A few years ago, my brother told me about AirBnB — an enterprise that helps match people looking to rent a couch, a room, or a whole house with those willing to provide that space. I was immediately intrigued. This would allow me to live more like a local wherever I travelled, and it was a fraction of the price of staying at a hotel! But was it safe?

How could I know my hosts wouldn’t lie about the quality of their house? And how could they know I wouldn’t trash their home?

In economics, we refer to these as “asymmetric information problems,” because one person in the exchange has more information than the other. And understanding how AirBnB solves these problems — or doesn’t — can help you use the service with more confidence that you’ll get what you bargained for.

AirBnB uses a system where guests and hosts rate each other with 1-5 stars. This alleviates some of the uncertainty of staying with someone you don’t know or letting a stranger into your home. In many ways, it’s a great incentive structure too. I need to be on my best behavior, as either a guest or a host, in order to do well in this marketplace during future exchanges.

What can go wrong with AirBnB

However, it turns out that choosing a great place to stay is more complicated than simply looking at its star rating.

I’m an AirBnB pro now. From Tiki huts, to farms, to a house built over a waterfall, I’ve stayed in AirBnBs around the world. While most of my stays have been truly delightful, there have been a couple that disappointed. Last summer, I had booked a luxurious cabin in a pristine valley looking out onto the Canadian Rockies. I thought it was going to be the grand finale to a long road trip.

On arrival, I found piles of laundry in the bedroom, cans and bottles in the yard, and construction materials everywhere — not at all what the pictures had depicted. After some back and forth with the host, I managed to cancel my reservation, but then I had to search at the last minute for a hotel.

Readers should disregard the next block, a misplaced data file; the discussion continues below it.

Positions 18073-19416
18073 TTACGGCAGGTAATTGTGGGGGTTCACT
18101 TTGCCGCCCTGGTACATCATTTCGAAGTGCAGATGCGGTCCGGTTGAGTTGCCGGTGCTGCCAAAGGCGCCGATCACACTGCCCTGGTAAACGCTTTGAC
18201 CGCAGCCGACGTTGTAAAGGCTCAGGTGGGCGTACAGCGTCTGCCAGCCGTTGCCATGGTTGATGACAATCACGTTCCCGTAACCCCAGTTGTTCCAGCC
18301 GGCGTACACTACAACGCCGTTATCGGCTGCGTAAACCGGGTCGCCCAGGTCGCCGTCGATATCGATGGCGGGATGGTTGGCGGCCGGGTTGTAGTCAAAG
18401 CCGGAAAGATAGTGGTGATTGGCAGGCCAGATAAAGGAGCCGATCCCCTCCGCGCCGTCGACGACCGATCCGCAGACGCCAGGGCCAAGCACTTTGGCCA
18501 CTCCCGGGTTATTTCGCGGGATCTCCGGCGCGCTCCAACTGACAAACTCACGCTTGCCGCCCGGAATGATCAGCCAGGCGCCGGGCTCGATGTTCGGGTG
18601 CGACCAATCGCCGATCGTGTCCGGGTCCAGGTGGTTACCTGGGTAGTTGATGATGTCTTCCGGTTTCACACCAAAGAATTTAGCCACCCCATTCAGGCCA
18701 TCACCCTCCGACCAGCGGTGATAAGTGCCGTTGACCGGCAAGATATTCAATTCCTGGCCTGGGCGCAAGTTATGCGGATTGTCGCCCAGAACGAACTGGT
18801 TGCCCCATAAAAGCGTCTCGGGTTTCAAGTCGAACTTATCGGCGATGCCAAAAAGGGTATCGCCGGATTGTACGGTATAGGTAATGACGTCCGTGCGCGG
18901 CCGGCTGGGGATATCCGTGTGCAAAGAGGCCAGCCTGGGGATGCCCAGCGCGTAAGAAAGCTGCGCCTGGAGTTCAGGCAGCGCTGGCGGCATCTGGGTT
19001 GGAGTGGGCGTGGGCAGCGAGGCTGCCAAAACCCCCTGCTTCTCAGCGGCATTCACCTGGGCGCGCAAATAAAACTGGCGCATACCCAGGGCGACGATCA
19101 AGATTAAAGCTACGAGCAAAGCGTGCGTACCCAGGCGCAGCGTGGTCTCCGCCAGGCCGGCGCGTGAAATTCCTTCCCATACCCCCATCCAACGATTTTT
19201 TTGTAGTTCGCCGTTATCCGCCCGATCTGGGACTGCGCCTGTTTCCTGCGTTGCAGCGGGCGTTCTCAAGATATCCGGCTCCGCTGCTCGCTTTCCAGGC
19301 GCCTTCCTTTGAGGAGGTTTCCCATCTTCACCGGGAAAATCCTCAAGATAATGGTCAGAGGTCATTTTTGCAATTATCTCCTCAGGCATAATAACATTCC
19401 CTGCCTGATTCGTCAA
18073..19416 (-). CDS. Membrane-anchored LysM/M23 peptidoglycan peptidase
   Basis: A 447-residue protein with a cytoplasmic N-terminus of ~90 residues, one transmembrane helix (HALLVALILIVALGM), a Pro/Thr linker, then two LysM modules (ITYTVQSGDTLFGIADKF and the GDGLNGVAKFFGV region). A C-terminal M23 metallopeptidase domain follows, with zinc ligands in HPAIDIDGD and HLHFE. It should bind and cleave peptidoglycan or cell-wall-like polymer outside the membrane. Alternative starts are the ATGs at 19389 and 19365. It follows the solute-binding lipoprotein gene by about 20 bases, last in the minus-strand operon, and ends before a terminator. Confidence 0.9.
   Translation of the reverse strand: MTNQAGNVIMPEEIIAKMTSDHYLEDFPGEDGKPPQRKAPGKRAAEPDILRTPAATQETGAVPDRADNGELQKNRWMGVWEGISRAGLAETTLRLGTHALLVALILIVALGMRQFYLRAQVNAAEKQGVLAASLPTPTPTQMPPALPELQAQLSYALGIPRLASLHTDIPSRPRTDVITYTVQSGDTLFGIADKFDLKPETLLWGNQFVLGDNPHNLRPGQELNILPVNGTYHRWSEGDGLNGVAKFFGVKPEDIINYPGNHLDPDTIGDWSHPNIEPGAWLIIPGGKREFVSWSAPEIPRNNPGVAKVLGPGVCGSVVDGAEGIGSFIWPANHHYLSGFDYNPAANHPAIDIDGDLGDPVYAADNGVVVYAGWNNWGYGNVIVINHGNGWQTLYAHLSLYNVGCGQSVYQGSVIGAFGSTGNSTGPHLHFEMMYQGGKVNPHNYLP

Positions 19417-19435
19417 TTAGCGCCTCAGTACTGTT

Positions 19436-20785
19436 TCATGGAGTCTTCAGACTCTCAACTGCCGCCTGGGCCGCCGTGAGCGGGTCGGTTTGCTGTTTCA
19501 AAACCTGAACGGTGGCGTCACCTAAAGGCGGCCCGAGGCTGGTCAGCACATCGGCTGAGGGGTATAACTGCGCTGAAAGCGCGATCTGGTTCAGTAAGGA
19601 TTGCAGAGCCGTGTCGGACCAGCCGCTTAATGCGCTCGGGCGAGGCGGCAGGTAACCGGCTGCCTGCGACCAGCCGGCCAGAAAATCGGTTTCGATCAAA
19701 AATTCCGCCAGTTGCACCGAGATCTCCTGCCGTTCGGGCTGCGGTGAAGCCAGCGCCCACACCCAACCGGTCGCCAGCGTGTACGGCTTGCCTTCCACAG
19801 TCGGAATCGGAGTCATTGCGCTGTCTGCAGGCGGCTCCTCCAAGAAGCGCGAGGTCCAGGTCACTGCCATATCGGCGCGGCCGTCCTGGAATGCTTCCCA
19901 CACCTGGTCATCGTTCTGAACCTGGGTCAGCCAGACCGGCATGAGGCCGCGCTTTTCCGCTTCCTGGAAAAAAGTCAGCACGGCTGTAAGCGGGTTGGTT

How did this happen? The pictures online looked great and the reviews were stellar. Hmm … come to think of it, most of the reviews on AirBnB are stellar. I went back and examined them more carefully. I noticed that while this particular cabin was often booked, the reviews were sparse. Sometimes months passed between reviews.

That reminded me that I don’t always leave a review. I thought of one stay that wasn’t terrible, but it wasn’t that great either. I couldn’t, in good conscience, recommend that others stay there. Rather than leave a public review, I chose not to leave a review at all.

How AirBnB pushes visitors into positive reviews

I began to look more into the AirBnB review process, and I found a number of articles that mentioned the very high reviews of most of their rentals. Why was this the case? Was everyone just too nice to leave a negative review? A little more digging led to interviews with AirBnB hosts who revealed an interesting insight into their guest-selection process.

Most hosts prefer to review requests for booking before they accept them. They can see your profile, where you’ve stayed, reviews other hosts have written about you as a guest, and reviews you’ve left of other hosts. This helps them avoid problems resulting from asymmetric information. What piece of information do they pay the most attention to? I’ll give you a clue; it’s not the reviews others have left about you.